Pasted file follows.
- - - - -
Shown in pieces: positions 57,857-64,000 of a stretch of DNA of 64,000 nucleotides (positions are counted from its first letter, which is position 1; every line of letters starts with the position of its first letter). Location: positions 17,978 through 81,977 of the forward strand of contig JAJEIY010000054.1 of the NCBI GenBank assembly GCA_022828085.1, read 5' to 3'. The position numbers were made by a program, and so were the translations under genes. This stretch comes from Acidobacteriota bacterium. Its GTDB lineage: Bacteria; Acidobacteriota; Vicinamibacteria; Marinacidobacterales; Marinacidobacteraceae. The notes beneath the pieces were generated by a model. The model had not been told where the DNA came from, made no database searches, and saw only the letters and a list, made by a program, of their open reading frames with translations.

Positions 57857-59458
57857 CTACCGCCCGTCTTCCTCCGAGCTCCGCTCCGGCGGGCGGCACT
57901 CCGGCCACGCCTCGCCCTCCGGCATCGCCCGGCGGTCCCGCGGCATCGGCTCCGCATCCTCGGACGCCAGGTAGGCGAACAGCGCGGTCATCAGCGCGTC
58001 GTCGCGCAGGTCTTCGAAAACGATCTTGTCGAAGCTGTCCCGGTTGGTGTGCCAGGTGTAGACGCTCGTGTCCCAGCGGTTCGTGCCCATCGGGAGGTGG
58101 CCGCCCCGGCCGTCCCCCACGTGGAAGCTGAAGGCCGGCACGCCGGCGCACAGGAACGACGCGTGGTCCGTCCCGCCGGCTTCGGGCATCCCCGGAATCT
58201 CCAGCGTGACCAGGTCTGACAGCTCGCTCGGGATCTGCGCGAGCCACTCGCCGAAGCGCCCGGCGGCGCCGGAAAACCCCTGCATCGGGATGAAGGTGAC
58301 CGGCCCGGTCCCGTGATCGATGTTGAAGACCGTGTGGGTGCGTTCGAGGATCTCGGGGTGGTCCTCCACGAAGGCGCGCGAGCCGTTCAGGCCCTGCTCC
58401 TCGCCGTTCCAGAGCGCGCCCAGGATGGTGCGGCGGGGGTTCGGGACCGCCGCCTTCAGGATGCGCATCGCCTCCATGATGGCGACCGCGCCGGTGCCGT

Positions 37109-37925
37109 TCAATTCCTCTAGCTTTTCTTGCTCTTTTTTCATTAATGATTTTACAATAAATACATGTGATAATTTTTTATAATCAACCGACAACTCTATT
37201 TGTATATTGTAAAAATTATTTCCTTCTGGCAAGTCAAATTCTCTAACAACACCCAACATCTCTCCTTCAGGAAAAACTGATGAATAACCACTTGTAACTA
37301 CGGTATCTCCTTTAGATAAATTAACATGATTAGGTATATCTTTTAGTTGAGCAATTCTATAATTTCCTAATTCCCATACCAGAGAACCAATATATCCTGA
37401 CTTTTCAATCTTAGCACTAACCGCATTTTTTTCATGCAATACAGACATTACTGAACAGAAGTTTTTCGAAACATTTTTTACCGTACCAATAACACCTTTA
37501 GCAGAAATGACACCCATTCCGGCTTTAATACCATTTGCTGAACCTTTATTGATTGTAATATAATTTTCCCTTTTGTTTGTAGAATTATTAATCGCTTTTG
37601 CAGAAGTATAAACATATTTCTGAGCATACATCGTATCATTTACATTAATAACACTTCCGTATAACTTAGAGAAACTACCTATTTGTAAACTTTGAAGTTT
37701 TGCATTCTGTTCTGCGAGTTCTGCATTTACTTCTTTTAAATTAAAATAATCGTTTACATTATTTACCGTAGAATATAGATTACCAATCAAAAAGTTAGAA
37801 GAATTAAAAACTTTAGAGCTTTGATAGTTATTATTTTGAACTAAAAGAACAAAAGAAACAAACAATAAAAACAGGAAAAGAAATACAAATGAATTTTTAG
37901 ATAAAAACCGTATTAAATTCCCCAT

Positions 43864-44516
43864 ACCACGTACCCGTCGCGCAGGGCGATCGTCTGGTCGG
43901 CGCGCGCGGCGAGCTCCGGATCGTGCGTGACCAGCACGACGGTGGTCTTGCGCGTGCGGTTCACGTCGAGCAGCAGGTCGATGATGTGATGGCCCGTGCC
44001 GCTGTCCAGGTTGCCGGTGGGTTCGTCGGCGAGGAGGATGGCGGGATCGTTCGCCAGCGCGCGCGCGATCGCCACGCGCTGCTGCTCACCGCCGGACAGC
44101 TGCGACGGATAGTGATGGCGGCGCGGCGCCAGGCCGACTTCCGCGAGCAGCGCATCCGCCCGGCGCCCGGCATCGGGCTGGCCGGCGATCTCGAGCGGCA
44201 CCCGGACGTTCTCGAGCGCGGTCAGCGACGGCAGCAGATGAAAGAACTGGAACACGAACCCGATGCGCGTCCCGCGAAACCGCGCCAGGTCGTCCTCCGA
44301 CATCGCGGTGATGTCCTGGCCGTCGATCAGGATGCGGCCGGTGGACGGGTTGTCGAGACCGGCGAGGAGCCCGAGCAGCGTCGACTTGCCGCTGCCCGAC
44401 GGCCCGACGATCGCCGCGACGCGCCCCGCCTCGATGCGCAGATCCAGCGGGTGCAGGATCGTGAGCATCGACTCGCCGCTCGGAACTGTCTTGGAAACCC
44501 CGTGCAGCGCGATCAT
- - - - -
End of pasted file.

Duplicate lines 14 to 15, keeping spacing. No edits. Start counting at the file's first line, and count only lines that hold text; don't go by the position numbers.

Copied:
37401 CTTTTCAATCTTAGCACTAACCGCATTTTTTTCATGCAATACAGACATTACTGAACAGAAGTTTTTCGAAACATTTTTTACCGTACCAATAACACCTTTA
37501 GCAGAAATGACACCCATTCCGGCTTTAATACCATTTGCTGAACCTTTATTGATTGTAATATAATTTTCCCTTTTGTTTGTAGAATTATTAATCGCTTTTG